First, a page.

How to Be a Real Indian

The first time someone asks you how Indian you are, lie.
On the blacktop, the soccer field, tell them
100 percent, your grandmother lived on the rez,
or you were born there, hooked up to machines running on bad
generators, in a bad hospital in a bad part of town. Say you dream
in Oneida at night, show-and-tell them rose rock
and kachina, give them exactly what they ask for,
the first time. Learn to read from that book
of the boy who falls in love with Minnehaha, invents
written language, discovers corn, and departs
in a canoe.

In third grade, when your class suggests “Ten Little Indians”
for the Thanksgiving theme, offer to teach them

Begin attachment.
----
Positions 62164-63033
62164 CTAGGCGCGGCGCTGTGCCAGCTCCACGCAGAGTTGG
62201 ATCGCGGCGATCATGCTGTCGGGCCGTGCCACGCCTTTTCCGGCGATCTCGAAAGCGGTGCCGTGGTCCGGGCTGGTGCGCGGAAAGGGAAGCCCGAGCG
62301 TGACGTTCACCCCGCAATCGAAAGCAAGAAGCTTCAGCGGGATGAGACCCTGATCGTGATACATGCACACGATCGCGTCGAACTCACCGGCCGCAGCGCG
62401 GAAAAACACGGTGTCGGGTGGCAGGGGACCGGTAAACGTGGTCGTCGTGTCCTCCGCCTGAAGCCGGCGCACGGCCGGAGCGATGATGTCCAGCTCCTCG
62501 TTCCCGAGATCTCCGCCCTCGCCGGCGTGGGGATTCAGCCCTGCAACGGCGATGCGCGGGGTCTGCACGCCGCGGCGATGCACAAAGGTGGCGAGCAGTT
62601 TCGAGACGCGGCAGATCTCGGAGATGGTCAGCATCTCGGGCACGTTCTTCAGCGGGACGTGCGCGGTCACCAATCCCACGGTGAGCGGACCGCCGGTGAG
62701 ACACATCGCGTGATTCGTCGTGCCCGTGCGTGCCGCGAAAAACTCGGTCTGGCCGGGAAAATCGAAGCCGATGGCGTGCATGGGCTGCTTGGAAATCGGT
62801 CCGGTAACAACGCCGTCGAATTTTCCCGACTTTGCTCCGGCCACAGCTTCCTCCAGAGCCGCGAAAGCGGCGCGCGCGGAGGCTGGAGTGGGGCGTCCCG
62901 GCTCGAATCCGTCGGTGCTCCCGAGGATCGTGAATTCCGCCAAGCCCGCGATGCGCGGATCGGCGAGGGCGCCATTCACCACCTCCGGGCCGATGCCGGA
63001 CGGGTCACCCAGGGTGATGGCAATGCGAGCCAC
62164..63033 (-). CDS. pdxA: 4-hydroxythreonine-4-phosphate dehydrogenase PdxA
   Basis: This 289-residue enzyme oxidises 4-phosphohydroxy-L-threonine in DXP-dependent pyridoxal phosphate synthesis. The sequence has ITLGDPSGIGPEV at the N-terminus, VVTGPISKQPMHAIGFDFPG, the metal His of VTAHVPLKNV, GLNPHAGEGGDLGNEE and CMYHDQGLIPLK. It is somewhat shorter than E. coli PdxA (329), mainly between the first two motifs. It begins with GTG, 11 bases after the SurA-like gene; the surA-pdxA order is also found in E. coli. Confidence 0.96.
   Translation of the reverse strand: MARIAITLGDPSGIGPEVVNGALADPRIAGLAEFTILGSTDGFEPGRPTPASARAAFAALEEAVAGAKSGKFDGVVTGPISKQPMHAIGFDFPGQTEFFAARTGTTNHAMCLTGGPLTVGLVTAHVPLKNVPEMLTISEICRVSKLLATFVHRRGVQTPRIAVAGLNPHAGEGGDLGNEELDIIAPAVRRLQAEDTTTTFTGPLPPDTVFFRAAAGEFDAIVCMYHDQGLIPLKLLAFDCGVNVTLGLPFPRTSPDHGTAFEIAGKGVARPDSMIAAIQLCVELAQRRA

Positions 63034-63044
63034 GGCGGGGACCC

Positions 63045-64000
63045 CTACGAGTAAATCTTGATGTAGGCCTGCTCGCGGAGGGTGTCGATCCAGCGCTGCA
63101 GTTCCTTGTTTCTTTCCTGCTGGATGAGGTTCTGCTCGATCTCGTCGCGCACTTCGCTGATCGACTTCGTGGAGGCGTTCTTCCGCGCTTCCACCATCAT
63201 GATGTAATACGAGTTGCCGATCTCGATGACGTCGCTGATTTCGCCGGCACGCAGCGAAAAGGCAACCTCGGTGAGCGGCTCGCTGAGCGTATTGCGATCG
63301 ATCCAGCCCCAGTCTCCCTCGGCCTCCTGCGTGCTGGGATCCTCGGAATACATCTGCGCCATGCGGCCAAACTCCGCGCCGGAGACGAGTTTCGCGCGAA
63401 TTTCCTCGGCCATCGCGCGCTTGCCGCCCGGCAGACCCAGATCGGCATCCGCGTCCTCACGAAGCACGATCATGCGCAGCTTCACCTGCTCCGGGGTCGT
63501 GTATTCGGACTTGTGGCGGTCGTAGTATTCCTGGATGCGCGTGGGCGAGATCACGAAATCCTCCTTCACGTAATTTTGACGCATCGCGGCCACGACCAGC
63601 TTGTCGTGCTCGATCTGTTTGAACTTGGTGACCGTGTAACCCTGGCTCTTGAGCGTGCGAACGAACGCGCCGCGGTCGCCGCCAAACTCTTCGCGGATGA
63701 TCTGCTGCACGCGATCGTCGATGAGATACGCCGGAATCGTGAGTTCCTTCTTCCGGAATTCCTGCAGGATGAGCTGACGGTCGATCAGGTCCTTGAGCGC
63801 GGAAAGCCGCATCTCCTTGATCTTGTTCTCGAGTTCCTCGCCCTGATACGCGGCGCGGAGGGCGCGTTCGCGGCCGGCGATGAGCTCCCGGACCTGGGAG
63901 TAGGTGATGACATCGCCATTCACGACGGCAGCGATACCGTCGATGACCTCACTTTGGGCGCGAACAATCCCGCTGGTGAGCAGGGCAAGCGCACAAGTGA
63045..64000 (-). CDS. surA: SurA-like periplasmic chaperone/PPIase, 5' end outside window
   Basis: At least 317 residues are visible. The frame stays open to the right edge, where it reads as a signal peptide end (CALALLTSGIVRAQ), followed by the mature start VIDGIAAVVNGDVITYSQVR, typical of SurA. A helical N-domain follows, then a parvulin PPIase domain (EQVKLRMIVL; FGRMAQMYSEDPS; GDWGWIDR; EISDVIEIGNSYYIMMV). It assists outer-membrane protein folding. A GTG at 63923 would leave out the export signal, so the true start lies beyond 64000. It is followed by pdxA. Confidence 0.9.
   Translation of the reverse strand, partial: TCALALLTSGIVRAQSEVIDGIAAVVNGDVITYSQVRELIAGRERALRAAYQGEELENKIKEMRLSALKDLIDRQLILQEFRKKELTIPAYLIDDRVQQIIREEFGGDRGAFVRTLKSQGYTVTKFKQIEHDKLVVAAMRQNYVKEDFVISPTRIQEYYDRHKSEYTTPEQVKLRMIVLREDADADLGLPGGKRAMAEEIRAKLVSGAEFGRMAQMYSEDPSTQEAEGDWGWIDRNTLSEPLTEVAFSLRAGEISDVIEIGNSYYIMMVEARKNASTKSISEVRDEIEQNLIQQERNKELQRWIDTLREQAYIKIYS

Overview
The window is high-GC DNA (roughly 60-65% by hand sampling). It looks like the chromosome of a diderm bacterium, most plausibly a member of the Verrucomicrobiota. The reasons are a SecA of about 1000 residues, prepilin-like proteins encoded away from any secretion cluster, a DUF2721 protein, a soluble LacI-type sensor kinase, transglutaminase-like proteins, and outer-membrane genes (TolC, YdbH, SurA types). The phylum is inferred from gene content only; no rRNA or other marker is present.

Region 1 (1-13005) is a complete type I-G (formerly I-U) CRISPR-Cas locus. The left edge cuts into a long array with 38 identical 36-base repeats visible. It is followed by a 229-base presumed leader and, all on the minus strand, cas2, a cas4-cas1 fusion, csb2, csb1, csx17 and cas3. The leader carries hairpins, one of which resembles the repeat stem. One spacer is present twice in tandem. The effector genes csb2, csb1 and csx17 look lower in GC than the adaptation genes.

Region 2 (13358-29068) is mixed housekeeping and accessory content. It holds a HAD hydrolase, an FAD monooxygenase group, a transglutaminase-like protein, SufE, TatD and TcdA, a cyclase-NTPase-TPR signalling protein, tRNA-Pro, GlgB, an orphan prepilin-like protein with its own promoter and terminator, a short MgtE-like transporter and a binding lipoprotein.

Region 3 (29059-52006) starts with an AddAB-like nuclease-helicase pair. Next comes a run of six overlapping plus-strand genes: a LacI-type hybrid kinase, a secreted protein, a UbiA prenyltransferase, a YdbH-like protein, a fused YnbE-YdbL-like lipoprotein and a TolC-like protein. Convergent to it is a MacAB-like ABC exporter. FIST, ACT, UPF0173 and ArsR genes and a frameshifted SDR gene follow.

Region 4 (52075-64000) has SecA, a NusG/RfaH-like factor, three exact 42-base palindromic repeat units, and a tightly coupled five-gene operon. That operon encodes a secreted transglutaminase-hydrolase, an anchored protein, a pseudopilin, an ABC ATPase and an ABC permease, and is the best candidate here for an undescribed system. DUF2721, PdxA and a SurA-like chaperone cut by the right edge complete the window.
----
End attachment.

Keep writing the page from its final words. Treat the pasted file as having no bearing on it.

the dances you don’t know, but should. Swallow hard.
Imagine your ancestors, the ones you see each day
when you get home from school, staring down at you from the walls
of your grandmother’s house, draped in their turbans and regalia,
Tecumseh, Red Cloud, and imagine their eyes—not sad, but fascinated
by the evenness of your buckskin fringe, the wild neon
of your store-bought feathers. Sing “Ten Little Indians.” Fan your hand
across your mouth. Say, “How.”
People on couch
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